Throughout the long, twisted history of the SAT, the section devoted to testing reading and language skills has evolved dramatically. What was once simply the Verbal section gave way to both Critical Reading and Writing sections, which have currently been combined to create the inelegantly-titled SAT Evidence Based Reading & Writing section, called EBRW for short. While most attention focuses on how these periodic revisions affect test takers, high school counselors, and even parents, we sometimes neglect a critical class of stakeholders: colleges.
College admissions counselors rely on SAT and ACT scores to help make smart admissions decisions. However, these additional data points only help to the extent that colleges understand what they mean. During the years before and after a major test revision, excessive uncertainty pervades the admissions process; applicants don’t know what scores schools want, while the schools aren’t all that sure themselves.
Confusion over desired test scores can be exacerbated by outdated or conflicting information. A big offender right now happens to be the College Board itself, which not only authors the SAT but also compiles score requirements, among other information, for all colleges and universities. If you would expect anyone to be on point about SAT scores, it would be the College Board. And yet, as of January 2018, we have to struggle to understand what information like this excerpt from the College Board page for SUNY Cortland means…
SUNY Cortland is a popular school choice among Upstate New York students, so many families I speak to review the school’s admissions requirements. But the College Board page for SUNY Cortland raises a question most applicants would have never expected:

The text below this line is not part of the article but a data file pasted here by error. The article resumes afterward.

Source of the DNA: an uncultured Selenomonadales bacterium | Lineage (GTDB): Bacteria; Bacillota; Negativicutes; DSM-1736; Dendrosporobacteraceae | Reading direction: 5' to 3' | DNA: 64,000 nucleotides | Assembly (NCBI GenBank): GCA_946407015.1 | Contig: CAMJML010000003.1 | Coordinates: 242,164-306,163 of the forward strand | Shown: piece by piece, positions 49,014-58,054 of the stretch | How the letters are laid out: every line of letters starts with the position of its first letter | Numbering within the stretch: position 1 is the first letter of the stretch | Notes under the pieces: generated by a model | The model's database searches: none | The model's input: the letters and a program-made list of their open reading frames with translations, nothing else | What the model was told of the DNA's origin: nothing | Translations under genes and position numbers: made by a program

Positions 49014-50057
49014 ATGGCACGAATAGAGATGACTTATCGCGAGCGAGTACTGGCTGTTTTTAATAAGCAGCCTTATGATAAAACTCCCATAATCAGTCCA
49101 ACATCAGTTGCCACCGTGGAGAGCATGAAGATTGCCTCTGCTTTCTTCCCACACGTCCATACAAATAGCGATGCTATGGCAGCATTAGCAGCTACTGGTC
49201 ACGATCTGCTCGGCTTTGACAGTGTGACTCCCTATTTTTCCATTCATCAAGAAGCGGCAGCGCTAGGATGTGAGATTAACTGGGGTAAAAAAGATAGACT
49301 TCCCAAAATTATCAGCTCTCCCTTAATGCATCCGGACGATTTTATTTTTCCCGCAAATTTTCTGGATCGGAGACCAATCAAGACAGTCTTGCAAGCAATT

Does this school really ignore the Writing and Language component of SAT EBRW and just look at Reading?!?
Obviously, anyone relying on the College Board listing for this college–and many others–would get that impression, which is why going straight to the source usually delivers the most reliable information. The SUNY Cortland page for Freshmen Applicants offers a very clear benchmark for SAT scores, one that doesn’t even address specific section scores:
This brief nugget is actually SO clear and concise that I had to call to confirm. “Yes,” an admissions counselor assured me, “SUNY Cortland looks at the full Composite score for the current SAT.” Not only do they not tease just the Reading out of the EBRW, they don’t even care about the EBRW score except as part of the Composite.
Why does the College Board site get such an easy and obvious detail wrong? Read the fine print. Below the box containing SAT score data for a school, the following disclaimer appears: For the new SAT, we don’t yet have information on the percent of freshmen in each score range. We’ll post that information when it’s available in spring 2017. Perhaps they meant spring 2018…
That said, we need not be too hard on the College Board for their generally effective commitment to providing college admissions resources to the masses free of charge. At the same time, college applicants should always seek out and prioritize information from the most credible sources. The College Board is the definitive authority on the SAT itself, but when you want to know how a college looks at test scores, ask the school.